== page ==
15 Nov

Re-branding: “Root Kit?! Not on my network, pal!”

root kit complete

This is our physical product. We are calling it a Root Kit. The Root Kit is a do-it-yourself environmental sensor kit for schools to be able to wirelessly monitor rain gardens and other vegetation in real time on the web. On the left is the data receiving unit; it sits inside the school and receives sensor data from the object on the right, the sending unit. It is contained in waterproof case and is equipped with a temperature sensor and three soil moisture sensors. The soil sensors get buried in the ground and almost act as roots. This is the Root Kit.

Now, tech-savvy people will howl at the name, because a “rootkit” is a dirty word among IT and network security professionals. You see, a rootkit is techspeak for malicious software that invades and attacks servers and computers. Tell a school district IT person that you’d like to install a Root Kit at the local elementary school, and you’d better be prepared to run.

We still like the name. Much like the term “hacker,” we want to turn the meaning of “rootkit” on its head and have a little fun with the terminology. So who wants a Root Kit?

01 Nov

8 Microamps


Learning new technology has a way of making you feel both highly intelligent (such as when you realize you can install entire software packages by typing three words) and monumentally stupid, often in close proximity to each other. I’m not sure if our battery-power problems exactly fall into the latter category, but let’s just say that the solution was not obvious to me, even after reading countless posts on Arduino forums and looking at many lines of code.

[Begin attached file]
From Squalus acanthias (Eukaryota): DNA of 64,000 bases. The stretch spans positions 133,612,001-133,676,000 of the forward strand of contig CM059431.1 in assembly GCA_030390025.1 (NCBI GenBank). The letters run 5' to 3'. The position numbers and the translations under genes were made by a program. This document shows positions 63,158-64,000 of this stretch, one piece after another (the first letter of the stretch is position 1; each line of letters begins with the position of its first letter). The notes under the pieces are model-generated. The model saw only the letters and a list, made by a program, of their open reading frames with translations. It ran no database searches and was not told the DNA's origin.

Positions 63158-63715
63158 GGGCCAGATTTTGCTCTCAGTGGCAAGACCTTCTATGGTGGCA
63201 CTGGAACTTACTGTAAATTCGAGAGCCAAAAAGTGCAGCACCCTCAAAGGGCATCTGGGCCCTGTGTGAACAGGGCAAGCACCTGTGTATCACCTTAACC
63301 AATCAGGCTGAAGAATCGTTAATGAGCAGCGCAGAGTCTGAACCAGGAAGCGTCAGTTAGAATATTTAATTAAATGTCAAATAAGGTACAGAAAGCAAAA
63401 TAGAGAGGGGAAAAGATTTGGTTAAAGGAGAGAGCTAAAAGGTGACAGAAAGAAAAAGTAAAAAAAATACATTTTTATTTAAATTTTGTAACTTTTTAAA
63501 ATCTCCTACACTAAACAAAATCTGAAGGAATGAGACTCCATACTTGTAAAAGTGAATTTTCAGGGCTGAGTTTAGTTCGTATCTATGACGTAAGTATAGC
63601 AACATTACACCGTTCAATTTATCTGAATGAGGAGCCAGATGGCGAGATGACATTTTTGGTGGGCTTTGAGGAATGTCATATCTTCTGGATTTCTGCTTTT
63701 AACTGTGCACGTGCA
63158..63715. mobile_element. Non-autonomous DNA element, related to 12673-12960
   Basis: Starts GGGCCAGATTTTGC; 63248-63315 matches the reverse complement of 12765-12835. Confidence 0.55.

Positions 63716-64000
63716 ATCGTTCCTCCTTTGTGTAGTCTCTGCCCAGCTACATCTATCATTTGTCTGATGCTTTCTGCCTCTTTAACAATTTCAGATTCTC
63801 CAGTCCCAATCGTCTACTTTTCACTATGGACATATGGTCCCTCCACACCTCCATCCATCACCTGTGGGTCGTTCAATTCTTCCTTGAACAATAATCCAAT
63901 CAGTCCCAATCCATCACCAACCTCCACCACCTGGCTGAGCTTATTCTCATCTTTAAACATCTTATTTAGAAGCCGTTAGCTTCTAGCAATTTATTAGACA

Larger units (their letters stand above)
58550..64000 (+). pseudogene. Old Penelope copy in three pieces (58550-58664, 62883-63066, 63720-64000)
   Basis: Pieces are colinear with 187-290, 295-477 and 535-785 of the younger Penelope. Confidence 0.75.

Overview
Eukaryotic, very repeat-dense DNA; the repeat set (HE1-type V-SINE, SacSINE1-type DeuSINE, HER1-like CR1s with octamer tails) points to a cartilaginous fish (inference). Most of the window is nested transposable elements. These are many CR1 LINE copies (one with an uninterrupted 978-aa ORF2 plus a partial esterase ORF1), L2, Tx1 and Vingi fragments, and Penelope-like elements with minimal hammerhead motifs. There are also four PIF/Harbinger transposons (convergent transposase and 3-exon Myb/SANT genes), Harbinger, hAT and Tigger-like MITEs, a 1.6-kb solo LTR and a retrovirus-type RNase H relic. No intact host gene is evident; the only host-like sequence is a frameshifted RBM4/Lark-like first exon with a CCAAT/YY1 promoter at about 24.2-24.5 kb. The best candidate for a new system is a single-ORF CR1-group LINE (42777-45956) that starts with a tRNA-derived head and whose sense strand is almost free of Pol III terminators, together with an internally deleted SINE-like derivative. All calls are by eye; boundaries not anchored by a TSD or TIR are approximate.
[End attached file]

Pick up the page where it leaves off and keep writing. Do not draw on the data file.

To refresh your memory, our JeeNode (formerly Arduino) and sensors have been drawing too much current from the battery, effectively killing our rain garden monitor within days. Even when we put the JeeNode into sleep mode, which is the vast majority of the time (sensor readings are taken once every 30 minutes), there was a current draw. We weren’t truly shutting it down.

I talked it through with James Tyack, and it didn’t take him long to figure out a solution: The digital pins on the JeeNode can be set to output a voltage (power); you can also toggle a digital pin on and off (“high” or “low” in Arduino terminology), so it either delivers 0 volts or 3.3 volts. If we power the sensors from the digital pins instead of the “power” pin, we can completely shut down power to the sensors when readings aren’t being taken. It’s a simple idea that just escaped me entirely.

The result? Instead of drawing 10 milliamps when idle, the JeeNode and sensors now draw 8 microamps. Forget about days of battery life—it’s possible that three AA batteries can provide power to the sensor for years.